Economic “Must Reads” for Trentonians

Reinvent Trenton is published to help policy makers and voters think about Trenton’s issues and how to resolve them.  The site introduces new ideas, it presents data and it offers what I hope are constructive plans to revitalize the city.    Quite a bit of what you read on the site comes straight out of business, economics and public policy reading that I’ve done.  The idea is to interpret academic ideas and apply their central concepts to our situation here in the River City.

The job is made easier when readers have a good basic understanding of economics and how cities work.

There’s no point in trying to write Reinvent Trenton articles that provide this basic education when there are best selling books that do it much better than I ever could dream of.

Economics isn’t really about money. It’s important to understand that.  Rather, economics is the study of causes and effects in human society and the incentives that drive our behavior.  I would recommend a basic textbook on micro and macro economics but why do that when there’s ….

Freakonomics is a fun and provocative book that explores many of life’s conundrums many of which relate directly to Trenton’s issues.  It covers crime reduction, parenting, education, government incentives and even gang life.  In addition, there’s a Freakonomics movie that updates the book and covers the basics in less than 2 hours.  Unless you’re already a PhD Economists you’ll be helped in the way you think about what drives a city by reading the book or watching the movie.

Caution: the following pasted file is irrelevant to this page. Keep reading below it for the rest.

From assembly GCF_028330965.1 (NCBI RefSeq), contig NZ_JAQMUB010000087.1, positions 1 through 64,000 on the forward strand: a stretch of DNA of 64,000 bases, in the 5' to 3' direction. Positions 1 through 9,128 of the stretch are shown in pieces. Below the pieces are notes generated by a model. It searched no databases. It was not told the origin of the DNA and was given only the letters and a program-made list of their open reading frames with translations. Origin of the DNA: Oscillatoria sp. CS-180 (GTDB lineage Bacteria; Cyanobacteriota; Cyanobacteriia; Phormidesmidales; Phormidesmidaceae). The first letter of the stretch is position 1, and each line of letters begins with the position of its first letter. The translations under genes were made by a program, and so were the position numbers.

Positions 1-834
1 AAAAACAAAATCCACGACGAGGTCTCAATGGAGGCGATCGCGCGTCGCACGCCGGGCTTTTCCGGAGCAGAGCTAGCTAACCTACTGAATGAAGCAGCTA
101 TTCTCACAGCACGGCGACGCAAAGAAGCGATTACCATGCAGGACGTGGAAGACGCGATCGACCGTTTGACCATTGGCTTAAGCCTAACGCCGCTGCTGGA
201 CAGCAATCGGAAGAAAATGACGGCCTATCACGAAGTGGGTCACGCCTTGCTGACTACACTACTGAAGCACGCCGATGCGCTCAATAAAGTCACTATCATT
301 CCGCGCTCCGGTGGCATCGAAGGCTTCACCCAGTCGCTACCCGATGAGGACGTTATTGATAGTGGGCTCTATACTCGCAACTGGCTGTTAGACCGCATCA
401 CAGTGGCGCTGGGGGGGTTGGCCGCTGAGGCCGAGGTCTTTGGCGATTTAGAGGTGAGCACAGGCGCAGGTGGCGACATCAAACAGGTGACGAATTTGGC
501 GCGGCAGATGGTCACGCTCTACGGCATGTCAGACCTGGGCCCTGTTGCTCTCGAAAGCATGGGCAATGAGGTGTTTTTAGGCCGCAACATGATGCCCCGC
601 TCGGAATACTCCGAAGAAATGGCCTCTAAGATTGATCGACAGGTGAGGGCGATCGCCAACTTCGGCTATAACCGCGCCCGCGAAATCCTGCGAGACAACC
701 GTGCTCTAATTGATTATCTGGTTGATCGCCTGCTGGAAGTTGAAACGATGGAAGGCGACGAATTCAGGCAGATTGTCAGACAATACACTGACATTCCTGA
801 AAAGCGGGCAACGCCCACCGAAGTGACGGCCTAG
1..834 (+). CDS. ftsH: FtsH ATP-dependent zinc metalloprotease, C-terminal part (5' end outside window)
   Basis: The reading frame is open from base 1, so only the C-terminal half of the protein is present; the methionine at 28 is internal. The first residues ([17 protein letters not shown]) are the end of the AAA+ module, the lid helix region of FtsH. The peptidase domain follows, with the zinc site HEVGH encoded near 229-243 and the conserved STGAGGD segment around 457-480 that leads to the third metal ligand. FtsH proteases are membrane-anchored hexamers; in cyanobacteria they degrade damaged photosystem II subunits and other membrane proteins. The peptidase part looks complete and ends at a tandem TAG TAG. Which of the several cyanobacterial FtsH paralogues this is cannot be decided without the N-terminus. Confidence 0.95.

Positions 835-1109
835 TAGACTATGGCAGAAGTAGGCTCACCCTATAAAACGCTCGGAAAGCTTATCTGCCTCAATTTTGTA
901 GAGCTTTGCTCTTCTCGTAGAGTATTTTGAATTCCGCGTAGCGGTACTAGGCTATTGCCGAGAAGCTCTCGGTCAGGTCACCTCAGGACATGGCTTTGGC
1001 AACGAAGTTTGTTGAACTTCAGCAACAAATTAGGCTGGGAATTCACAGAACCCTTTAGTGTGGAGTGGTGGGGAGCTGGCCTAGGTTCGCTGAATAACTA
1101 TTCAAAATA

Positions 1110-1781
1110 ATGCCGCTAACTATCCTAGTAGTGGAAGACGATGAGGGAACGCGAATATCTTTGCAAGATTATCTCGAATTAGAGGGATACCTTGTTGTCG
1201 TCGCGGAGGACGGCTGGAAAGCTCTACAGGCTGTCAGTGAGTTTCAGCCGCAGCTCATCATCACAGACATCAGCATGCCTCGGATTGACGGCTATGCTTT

Much of what we’ve been told about cities is wrong. This is amazing given that one of the seminal books on cities was written almost 50 years ago.  You could probably read a Master’s Degree worth of urban design and policy books and still not get a clearer view of what makes a city vibrant than by reading ….

Death and Life of Great American Cities discusses the impact of short blocks, sidewalks, zoning and government money on how cities stay relevant.  If policy makers in Trenton had read the book we wouldn’t have had the Canal Banks urban renewal, the Rt. 29 cutting off the river and our former downtown walking plaza.  There are small things we can do to fix our city but we have to be on the same page as to what works.  Jane Jacobs’ book is 600 or so pages that all of us need to understand.

There are plenty of books out there but these are the two of the most well known and arguably the best books you can read in their respective areas.    We need everyone in Trenton to be as well educated as possible about urban planning and economics as we help our government wrestle with our problems.  Short of everyone being that well-read, maybe the inquisitive and activist readers of Reinvent Trenton can be.

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2 Responses to “Economic “Must Reads” for Trentonians”

  • Tom: